Latest posts by Obelixx

Can Acer be grown in containers?

Posted: 02/05/2017 at 13:24

I have grown Japanese maples in pots for years, often because I can't decide where to plant them permanently or because they are too delicate for my garden in winter and need moving to shelter.

They need to start in smaller pots, as stated, with good drainage but some moisture retention in the compost.   Keep them sheltered from strong sun and dessicating winds and pot on every 2 or 3 years.

Plant seeds growing too close

Posted: 02/05/2017 at 13:20

Oops here too - that should read Never hold the stems.

David Austin Roses, are they worth it?

Posted: 02/05/2017 at 13:18

Yarrow - Grace died on me in Belgium.  3 of them planted in a group and all gone in a normal winter (-20C).  Others did fine in worse.   I want the apricot colour here and have gone for Fighting Temeraire and Lark Ascending to see if they do well - both sold by a French nursery so I hope so.

I have brought a Munstead Wood wth me from my Belgian garden.  Like Geoff H, William Shakespeare and Jacqueline Du Pré, it didn't do well in the borders so I lifted it and planted it in a big pot with very good compost and regular feeding and watering plus shelter over winter.   She's been much happier here outside and sheltered by a  south facing wall this winter and will be planted out soon.   She's bushed out very well and already has flowers but I find the heads droopy so she'll get a framework of some sort to see if that helps.

If not I'll have to rely on William Shakespeare for that deep, rich colour.  Bit of a wuss in Belgium but looking better here too.

Plant seeds growing too close

Posted: 02/05/2017 at 13:07

Different seeds have different needs.  Some like light, some don't, some like heat, some don't, they all need moisture but not drowning, some don't like root disturbance and need to sown very thinly in plugs so they can be potted on with no grumpng.

Generally speaking I find it easiest to sow in module trays filled with seed compost for small seeds and small pots for bigger seeds such as squashes and beans.

A lot depends on what you have sown but I think you need to let yours grow on till they're at least an inch or two high and then lift each clump out gently with a pencil or an old table fork.  Holding them by their leaves - ever the stems - gently separate them and put each one in fresh compost in a module or a small pot.   Firm them very gently so as not to damage the stem and water from below by soaking in a tray.

More info on seed sowing from the RHS here - https://www.rhs.org.uk/advice/profile?pid=501   You can often find specific info on reputable seed company websites - seedaholics, plant world, Chiltern if you google the name of the plant+seed.

Resurrected Twelve

Posted: 02/05/2017 at 12:55

SS - I have several, with and without split handles.  Great for holding compost mixes when I'm potting on, holding weeds when I'm in a corner where the wheelbarrow can't go, standing pots that need a soak or shelter from wind after potting, carrying plants and tools about, harbouring daffs or indeed any other plants I'm splitting, carrying pelleted chicken manure when I'm feeding etc etc.

LB - we have a deciduous bamboo like plant which I am told is a miscanthus on steroids - 4 m high!   OH has thinned out lots of stems and carefully stripped them for future garden use.   Lifetime supply I think as they are large clumps.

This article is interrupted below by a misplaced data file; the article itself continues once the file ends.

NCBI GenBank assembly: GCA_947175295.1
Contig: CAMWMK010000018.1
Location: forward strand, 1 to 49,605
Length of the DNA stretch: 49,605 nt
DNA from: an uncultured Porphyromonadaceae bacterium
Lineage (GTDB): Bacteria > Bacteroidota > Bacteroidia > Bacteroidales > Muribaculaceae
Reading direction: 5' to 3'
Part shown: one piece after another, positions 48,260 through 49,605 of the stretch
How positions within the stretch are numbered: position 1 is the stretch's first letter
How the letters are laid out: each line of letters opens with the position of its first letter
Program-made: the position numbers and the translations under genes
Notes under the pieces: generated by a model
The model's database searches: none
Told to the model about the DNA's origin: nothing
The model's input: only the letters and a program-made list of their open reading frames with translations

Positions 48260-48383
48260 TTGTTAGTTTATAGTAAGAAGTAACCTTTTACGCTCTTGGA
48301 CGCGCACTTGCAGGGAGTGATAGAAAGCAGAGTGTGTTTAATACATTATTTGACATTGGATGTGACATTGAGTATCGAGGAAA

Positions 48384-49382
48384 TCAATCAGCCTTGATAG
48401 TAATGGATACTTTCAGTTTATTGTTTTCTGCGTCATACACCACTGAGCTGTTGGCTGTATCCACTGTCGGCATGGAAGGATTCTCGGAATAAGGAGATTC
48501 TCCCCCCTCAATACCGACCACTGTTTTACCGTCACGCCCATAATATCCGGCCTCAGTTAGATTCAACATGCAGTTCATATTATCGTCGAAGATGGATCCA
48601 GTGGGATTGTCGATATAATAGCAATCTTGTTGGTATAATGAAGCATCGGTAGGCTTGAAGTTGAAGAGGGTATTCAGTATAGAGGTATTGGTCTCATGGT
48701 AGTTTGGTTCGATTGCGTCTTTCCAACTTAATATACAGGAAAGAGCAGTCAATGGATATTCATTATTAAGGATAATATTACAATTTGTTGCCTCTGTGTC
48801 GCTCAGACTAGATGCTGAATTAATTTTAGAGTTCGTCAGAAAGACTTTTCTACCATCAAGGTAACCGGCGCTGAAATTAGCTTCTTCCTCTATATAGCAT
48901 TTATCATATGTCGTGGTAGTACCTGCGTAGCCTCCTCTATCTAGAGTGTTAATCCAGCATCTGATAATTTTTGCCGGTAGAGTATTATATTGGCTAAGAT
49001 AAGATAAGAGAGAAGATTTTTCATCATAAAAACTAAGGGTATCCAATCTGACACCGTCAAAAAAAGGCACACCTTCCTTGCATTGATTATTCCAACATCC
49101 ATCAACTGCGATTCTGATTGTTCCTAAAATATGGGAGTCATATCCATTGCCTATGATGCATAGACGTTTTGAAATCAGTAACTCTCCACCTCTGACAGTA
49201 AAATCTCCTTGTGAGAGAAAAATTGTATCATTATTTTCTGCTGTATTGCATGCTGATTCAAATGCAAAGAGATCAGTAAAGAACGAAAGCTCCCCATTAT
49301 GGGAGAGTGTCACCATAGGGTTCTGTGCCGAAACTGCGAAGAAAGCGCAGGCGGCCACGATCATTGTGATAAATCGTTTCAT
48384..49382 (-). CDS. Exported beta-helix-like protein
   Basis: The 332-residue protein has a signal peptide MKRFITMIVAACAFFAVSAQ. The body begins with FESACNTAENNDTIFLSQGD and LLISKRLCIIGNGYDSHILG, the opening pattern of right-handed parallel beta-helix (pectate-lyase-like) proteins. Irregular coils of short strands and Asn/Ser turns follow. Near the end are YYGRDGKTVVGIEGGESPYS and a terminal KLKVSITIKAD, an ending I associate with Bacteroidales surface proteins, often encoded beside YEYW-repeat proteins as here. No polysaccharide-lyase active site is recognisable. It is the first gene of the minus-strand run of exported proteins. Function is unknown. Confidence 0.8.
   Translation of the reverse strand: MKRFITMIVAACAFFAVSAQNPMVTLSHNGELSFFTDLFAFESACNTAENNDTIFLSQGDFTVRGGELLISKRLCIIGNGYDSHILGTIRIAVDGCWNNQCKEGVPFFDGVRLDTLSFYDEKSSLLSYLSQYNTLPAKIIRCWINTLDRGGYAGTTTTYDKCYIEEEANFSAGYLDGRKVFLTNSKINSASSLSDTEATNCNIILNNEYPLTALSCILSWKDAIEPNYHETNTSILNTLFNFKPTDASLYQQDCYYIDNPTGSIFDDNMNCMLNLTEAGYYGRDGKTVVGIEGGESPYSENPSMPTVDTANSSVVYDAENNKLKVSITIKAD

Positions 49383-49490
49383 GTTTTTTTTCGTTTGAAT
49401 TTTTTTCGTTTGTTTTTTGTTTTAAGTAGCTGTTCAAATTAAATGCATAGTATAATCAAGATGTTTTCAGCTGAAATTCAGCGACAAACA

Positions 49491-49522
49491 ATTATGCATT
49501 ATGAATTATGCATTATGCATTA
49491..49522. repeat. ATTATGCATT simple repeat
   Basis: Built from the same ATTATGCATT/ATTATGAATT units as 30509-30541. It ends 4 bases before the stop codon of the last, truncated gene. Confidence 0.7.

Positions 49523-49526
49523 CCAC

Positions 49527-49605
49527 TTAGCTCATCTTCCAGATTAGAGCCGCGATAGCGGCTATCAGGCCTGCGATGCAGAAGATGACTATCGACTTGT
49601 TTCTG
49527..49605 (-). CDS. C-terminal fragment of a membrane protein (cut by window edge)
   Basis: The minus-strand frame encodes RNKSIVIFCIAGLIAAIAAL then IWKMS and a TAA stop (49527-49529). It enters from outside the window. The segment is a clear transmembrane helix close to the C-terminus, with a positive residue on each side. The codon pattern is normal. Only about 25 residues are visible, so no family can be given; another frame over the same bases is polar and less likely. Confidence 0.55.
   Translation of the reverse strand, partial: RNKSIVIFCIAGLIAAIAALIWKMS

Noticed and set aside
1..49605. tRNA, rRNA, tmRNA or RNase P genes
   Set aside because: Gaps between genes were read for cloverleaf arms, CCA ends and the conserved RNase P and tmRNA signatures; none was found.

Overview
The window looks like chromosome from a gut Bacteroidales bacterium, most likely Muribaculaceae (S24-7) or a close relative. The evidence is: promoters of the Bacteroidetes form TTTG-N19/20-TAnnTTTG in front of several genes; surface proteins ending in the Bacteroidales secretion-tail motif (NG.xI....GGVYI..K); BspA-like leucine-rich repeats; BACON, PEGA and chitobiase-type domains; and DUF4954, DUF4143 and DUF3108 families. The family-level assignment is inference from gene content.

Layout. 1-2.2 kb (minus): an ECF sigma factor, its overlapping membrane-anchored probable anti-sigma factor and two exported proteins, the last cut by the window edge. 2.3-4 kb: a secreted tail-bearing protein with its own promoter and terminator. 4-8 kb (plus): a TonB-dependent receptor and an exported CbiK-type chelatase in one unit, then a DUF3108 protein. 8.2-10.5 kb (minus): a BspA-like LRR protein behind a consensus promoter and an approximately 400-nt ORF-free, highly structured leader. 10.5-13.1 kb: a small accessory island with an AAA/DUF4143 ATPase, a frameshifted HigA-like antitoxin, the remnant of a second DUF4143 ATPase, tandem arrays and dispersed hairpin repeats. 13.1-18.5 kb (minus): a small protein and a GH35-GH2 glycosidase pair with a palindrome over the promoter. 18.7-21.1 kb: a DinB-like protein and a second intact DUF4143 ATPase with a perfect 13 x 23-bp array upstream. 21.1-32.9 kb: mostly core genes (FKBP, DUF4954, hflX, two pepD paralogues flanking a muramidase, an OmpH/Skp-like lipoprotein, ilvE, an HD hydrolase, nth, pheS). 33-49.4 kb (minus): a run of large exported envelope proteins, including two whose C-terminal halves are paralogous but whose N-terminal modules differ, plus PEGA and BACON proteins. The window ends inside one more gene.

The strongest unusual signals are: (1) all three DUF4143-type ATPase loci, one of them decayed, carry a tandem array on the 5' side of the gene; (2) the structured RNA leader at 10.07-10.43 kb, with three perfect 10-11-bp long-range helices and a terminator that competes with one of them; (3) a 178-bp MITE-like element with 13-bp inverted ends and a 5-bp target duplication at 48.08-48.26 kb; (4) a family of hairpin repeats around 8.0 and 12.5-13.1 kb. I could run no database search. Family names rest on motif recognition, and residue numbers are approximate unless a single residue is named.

Don't tell anyone but I have cleaned the kitchen this morning after making a pastilla for lunch.  OH has been round with his bloody Dyson and I'm about to steam clean the floor - 2 dogs, 2 cats and 2 mucky gardeners take their toll in wet weather but definitely not complaining.   We needed the rain..

Resurrected Twelve

Posted: 02/05/2017 at 10:21

I can probably manage the skirt but all my trugs are those new fangled plastic things - practical but not romantic.   Wellies and old jeans, t-shirts or trousers for me too and flip flops in summer.

Hello Forkers - May Edition

Posted: 02/05/2017 at 10:19

Have a good time Busy - touristy or shoppy or just lunch?  Or all 3?

No worries SS.   I have been reading the Garden mag this morning - full of interesting stuff and info and, as part of the RHS subscription, is free along with entry to all RHS gardens and many partner gardens.   Pity I've found nothing like it here in France or Belgium when we were there but I can enjoy Loire valley chateau gardens when we get our tourist act together.

Gardening by the Moon

Posted: 02/05/2017 at 10:14

Thanks BF.  Have fun in your new garden.  What are you using to make your raised beds?  Our plans will cost a fortune in timber so a rethink is needed.

Will we get photos of the new plot as it develops?

Resurrected Twelve

Posted: 02/05/2017 at 10:08

Hello.   Sunny spells today with some big grey things wandering about in the breeze.  Garden pottering today and one or two errands to run.

Joyce - I like brunneras for shade - lovely silvery leaves and blue forget-me-not flowers.  If the soil is not too dry, try hakonechloa macra which comes in several forms but all have golden leaves, sometimes with a green stripe and a purple stem that leaches colour into the leaves at the end of teh season.  Waves around beautifully in the breeze.   If it's dry, try millium effusum aureum which will have a similar effect.   Hosta Gold Edger is smallish, spreads well if allowed, has golden foliage that copes well in sun and flowers in mid summer.   I love pulmonaria Siinghurst with white leaf spots and flowers but it needs shade.

Discussions started by Obelixx

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